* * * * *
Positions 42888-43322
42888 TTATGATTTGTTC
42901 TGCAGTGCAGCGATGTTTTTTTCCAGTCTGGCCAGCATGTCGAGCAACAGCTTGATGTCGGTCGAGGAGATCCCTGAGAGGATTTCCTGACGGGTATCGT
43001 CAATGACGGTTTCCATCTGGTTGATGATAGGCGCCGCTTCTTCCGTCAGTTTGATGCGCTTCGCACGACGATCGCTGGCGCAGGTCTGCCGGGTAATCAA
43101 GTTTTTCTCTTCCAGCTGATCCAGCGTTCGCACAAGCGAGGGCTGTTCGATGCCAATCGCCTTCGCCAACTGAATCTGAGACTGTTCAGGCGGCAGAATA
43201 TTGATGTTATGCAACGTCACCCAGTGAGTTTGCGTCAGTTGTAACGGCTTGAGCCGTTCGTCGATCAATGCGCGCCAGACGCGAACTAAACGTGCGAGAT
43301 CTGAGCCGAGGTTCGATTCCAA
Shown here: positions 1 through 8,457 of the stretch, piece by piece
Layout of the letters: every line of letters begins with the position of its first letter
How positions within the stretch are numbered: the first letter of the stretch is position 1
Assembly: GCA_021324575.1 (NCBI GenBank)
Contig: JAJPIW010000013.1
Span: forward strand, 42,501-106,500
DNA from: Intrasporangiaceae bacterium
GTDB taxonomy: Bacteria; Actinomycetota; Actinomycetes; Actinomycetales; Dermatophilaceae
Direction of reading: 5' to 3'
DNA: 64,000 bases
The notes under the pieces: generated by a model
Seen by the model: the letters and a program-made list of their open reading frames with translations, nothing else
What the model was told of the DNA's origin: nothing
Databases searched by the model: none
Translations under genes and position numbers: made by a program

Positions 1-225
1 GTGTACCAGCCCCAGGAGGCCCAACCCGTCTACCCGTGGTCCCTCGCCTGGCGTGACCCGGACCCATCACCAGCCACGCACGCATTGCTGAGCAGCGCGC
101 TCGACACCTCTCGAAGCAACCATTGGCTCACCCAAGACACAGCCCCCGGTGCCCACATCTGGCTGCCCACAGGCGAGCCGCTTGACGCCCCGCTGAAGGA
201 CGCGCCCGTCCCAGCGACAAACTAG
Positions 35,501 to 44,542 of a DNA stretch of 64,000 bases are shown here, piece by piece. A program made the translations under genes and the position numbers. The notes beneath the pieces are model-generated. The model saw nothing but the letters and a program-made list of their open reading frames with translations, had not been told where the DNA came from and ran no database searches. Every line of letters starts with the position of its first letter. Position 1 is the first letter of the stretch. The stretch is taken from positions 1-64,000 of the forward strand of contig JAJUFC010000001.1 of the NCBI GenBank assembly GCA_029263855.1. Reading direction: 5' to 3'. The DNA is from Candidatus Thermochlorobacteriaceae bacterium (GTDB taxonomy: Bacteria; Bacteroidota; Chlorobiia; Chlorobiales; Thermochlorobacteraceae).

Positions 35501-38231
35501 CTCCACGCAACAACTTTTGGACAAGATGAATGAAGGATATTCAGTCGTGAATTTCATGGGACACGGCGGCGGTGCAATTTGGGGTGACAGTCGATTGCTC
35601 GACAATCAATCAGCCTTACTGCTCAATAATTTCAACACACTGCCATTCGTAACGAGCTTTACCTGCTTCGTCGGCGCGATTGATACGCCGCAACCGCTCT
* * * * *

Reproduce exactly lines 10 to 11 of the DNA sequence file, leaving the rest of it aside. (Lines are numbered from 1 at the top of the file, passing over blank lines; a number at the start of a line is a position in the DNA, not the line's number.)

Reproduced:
How positions within the stretch are numbered: the first letter of the stretch is position 1
Assembly: GCA_021324575.1 (NCBI GenBank)